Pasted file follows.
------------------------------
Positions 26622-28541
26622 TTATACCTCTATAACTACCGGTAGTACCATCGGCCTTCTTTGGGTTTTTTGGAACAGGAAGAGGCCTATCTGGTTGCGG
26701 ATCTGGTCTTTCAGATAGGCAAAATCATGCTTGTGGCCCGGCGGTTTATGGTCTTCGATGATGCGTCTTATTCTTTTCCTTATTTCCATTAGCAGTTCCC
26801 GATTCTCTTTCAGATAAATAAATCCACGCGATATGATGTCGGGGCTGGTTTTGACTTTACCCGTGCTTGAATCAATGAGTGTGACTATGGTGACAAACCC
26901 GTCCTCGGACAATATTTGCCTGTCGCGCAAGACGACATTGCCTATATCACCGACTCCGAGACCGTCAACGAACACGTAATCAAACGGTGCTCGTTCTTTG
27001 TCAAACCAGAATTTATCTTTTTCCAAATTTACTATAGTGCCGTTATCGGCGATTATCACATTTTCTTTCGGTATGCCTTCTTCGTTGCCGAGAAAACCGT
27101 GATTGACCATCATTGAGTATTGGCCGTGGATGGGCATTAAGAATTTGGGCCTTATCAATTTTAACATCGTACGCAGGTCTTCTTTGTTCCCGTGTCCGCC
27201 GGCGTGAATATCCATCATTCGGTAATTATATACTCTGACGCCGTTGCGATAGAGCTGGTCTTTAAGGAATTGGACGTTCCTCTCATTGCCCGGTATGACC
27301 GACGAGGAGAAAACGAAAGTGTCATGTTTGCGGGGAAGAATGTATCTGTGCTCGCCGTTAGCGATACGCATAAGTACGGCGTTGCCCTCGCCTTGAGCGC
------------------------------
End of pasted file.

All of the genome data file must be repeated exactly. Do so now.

Positions 26622-28541
26622 TTATACCTCTATAACTACCGGTAGTACCATCGGCCTTCTTTGGGTTTTTTGGAACAGGAAGAGGCCTATCTGGTTGCGG
26701 ATCTGGTCTTTCAGATAGGCAAAATCATGCTTGTGGCCCGGCGGTTTATGGTCTTCGATGATGCGTCTTATTCTTTTCCTTATTTCCATTAGCAGTTCCC
26801 GATTCTCTTTCAGATAAATAAATCCACGCGATATGATGTCGGGGCTGGTTTTGACTTTACCCGTGCTTGAATCAATGAGTGTGACTATGGTGACAAACCC
26901 GTCCTCGGACAATATTTGCCTGTCGCGCAAGACGACATTGCCTATATCACCGACTCCGAGACCGTCAACGAACACGTAATCAAACGGTGCTCGTTCTTTG
27001 TCAAACCAGAATTTATCTTTTTCCAAATTTACTATAGTGCCGTTATCGGCGATTATCACATTTTCTTTCGGTATGCCTTCTTCGTTGCCGAGAAAACCGT
27101 GATTGACCATCATTGAGTATTGGCCGTGGATGGGCATTAAGAATTTGGGCCTTATCAATTTTAACATCGTACGCAGGTCTTCTTTGTTCCCGTGTCCGCC
27201 GGCGTGAATATCCATCATTCGGTAATTATATACTCTGACGCCGTTGCGATAGAGCTGGTCTTTAAGGAATTGGACGTTCCTCTCATTGCCCGGTATGACC
27301 GACGAGGAGAAAACGAAAGTGTCATGTTTGCGGGGAAGAATGTATCTGTGCTCGCCGTTAGCGATACGCATAAGTACGGCGTTGCCCTCGCCTTGAGCGC